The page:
David Worboys David Worboys 10:44 pm 23 Oct 21

As new comers to the suburb it was great to see these birds at first. But after seeing the number of near misses with car accidents and the damage the birds are doing pooing everywhere they need to go. Relocate them to the wild at the very least, they aren’t native and need to go.

Paul0075 Paul0075 10:55 am 22 Oct 21

I don’t understand why we’re protecting an introduced species. Yes they’re lovely to look at and certainly don’t deserve to be flattened by a vehicle, but we should be working towards reducing their numbers, and looking at ways to improve native species in the area instead.

franky22 franky22 10:12 am 22 Oct 21

No love for peacocks here. Get rid of the mongrels. What next ? Maybe save the rabbits or the cane toad preservation society.

Michael Roy Michael Roy 6:53 am 22 Oct 21

Should be used as a first trial for residential zone 30km/h zones with appropriate changes to the road environment such as slow ways, lane narrowing, additional trees and landscaping. Everyone benefits from slower cars, less noise, safer spaces, less crashes, less injuries, makes active travel more attractive.

    Quoc Tran Quoc Tran 6:48 pm 22 Oct 21

    Michael Roy any slower you might as well run up that hill mate

    Michael Roy Michael Roy 9:09 pm 22 Oct 21

    Do some research on it, deaths and injury drop so dramatically when 30km/h is implemented. And why should we sacrifice lives and liveability so people can drive faster. Take time slow down make things safer and more liveable.

Sally Greenaway Sally Greenaway 11:03 pm 21 Oct 21

Change the speed limit down to 40 and put point to point cameras on the worst stretches. Maybe an extreme response like this is needed to be trialled for 12 months

Tanya Ghenossis Tanya Ghenossis 10:12 pm 21 Oct 21

20 odd? At least double that.

Darren Bryant Darren Bryant 8:45 pm 21 Oct 21

This is so Bundah

Onelia Herriot Onelia Herriot 7:48 pm 21 Oct 21

Short of putting big fences along teh side of the road or stopping any car using teh road, how do you stop this from happening?

Maddie Ten Maddie Ten 7:45 pm 21 Oct 21

More people reacted to this than homelessness

Phil Ebbott Phil Ebbott 7:17 pm 21 Oct 21

If by "wild", you mean feral...

    Larry Larkin Larry Larkin 8:50 pm 21 Oct 21

    Introduced species. Yes, they're pretty, but........................

Doug Jackson Doug Jackson 6:36 pm 21 Oct 21

Peacocks on the street. WOW - remove them - they are a danger to the community.

Ryan Hardy Ryan Hardy 5:44 pm 21 Oct 21

They ain't native. Capture them and take to the zoo or somewhere safe

Topher Garlik Topher Garlik 5:31 pm 21 Oct 21

Many here say they need to be protected, I say get the lolly pop man out or woman and guide them safe passage 🦚 🚙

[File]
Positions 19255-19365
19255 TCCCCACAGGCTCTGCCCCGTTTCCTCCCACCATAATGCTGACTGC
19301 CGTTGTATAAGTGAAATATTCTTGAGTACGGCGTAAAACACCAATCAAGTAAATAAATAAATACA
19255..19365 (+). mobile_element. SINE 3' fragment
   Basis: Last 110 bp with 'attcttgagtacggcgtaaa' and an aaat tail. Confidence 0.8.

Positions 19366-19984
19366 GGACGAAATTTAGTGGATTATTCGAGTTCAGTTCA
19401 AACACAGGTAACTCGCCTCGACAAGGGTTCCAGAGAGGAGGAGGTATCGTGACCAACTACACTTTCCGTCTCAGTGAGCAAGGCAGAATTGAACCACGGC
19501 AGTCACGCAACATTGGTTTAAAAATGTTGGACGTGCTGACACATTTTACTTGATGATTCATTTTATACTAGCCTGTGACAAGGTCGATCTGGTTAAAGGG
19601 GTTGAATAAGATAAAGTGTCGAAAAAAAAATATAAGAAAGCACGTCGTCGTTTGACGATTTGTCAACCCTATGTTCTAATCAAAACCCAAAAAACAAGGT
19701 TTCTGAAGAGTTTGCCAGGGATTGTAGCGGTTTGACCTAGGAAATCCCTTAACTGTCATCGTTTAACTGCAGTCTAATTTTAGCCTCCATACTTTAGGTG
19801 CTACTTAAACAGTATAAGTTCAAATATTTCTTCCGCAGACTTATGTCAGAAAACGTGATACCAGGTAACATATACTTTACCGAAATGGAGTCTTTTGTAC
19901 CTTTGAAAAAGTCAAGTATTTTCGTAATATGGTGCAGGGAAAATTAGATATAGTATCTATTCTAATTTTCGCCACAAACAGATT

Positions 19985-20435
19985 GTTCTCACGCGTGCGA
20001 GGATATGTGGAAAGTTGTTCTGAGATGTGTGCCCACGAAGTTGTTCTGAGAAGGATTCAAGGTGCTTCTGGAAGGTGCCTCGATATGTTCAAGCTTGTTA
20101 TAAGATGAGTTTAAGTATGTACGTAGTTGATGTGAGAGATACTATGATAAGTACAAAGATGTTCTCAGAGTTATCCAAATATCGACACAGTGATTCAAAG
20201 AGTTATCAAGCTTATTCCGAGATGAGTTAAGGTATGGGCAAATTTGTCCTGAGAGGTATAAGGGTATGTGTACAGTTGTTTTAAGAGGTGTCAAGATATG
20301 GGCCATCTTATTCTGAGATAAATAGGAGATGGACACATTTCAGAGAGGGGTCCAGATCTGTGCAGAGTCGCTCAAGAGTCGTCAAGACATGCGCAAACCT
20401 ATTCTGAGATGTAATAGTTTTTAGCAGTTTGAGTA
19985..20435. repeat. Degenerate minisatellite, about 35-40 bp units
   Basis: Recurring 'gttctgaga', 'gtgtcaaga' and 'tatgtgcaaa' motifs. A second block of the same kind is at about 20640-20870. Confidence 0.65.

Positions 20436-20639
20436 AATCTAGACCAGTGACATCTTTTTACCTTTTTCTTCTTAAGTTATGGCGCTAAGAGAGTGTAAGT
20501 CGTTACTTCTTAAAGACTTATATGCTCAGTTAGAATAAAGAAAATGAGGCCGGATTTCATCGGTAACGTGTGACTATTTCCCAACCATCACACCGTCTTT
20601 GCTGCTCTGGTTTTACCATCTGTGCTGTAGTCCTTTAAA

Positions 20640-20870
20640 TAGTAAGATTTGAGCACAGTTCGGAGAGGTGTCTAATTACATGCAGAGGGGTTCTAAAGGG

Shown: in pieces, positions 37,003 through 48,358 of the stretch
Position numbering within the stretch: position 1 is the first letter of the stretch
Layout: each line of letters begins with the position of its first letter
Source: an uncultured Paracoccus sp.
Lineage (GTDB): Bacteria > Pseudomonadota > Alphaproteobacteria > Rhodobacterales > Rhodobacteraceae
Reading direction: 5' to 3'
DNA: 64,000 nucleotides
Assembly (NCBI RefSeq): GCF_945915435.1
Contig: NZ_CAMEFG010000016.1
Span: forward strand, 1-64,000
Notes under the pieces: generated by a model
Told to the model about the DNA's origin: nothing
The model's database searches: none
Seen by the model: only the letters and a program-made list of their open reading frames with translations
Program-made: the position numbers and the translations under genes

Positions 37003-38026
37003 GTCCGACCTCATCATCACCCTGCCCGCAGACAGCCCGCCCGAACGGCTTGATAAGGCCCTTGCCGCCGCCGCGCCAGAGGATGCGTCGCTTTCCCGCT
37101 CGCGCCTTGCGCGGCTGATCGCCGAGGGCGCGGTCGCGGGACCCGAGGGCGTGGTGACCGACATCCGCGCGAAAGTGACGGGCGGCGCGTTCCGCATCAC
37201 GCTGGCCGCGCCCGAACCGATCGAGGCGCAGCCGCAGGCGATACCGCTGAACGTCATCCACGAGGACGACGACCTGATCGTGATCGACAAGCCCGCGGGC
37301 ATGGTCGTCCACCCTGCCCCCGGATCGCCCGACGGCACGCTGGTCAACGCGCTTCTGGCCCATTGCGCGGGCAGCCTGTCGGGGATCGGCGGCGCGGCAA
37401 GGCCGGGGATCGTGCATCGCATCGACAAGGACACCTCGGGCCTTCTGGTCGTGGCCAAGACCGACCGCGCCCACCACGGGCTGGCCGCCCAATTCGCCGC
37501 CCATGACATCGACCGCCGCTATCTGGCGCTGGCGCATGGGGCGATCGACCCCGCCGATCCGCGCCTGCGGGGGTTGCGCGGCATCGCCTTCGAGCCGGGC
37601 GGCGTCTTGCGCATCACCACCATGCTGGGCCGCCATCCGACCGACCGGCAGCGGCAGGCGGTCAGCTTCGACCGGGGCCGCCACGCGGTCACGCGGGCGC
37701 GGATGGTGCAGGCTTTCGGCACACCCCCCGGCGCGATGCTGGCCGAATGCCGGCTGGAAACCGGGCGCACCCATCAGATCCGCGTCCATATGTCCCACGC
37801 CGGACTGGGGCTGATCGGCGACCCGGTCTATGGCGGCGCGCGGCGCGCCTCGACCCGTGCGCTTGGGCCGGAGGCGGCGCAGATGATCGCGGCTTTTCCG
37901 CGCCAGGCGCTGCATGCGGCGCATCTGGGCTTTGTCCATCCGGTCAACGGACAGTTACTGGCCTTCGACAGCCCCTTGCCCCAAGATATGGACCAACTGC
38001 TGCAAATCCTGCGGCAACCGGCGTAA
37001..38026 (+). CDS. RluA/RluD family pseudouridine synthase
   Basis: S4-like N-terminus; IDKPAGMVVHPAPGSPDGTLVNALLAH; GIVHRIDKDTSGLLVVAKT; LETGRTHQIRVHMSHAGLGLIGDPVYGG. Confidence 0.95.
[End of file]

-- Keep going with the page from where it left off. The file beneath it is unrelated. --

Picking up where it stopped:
Maryam Soomro Maryam Soomro 4:42 pm 21 Oct 21

Rabeea Soomro Nasreen Obaid disaster strikes in the ACT

Julian Rowe Julian Rowe 4:37 pm 21 Oct 21

I miss the peacocks that used to hang around the sundown hotel

Daisy Chain Daisy Chain 3:31 pm 21 Oct 21

We know the peacocks are there. Be aware & SLOW DOWN a bit. What’s the hurry? It may be a child in your way next time 🙁

    Niki Al Niki Al 4:00 pm 21 Oct 21

    Daisy Chain how would we know peacocks are there? People have the right to drive to the speed limit posted. There could be anything on any road are we meant to drive slower than the posted speed limit everywhere?

    Kytie Mclign Kytie Mclign 4:34 pm 21 Oct 21

    Niki Al You can't complain about them AND claim to not know they are there. Just drive to the conditions?

Mutta Deng Mutta Deng 3:22 pm 21 Oct 21

Brendan I knew they were wild !

Penny Hemsworth Penny Hemsworth 2:55 pm 21 Oct 21

More speed bumps

Shayne Borger Shayne Borger 2:42 pm 21 Oct 21

Its unfortunate but these birds 🐦 are on a roadway. They need to be protected from coming onto the is a residential roadway

Tim White Tim White 2:41 pm 21 Oct 21

If you know the area, it's not that hard to see why, there's school zone and traffic islands on the street so there isn't much else that can done with in reason besides relocation

    Kytie Mclign Kytie Mclign 4:33 pm 21 Oct 21

    Tim White The crashes are not happening at slow speed.

    Tim White Tim White 6:41 pm 21 Oct 21

    There is a blind corner where they also like to hang out and it's a 50km zone and I wouldn't to go that fast through that particular road anyway. So like I said, there's not much that can be done about it short of something ludicrously drastic like wildlife fences but that simply cannot happen given the location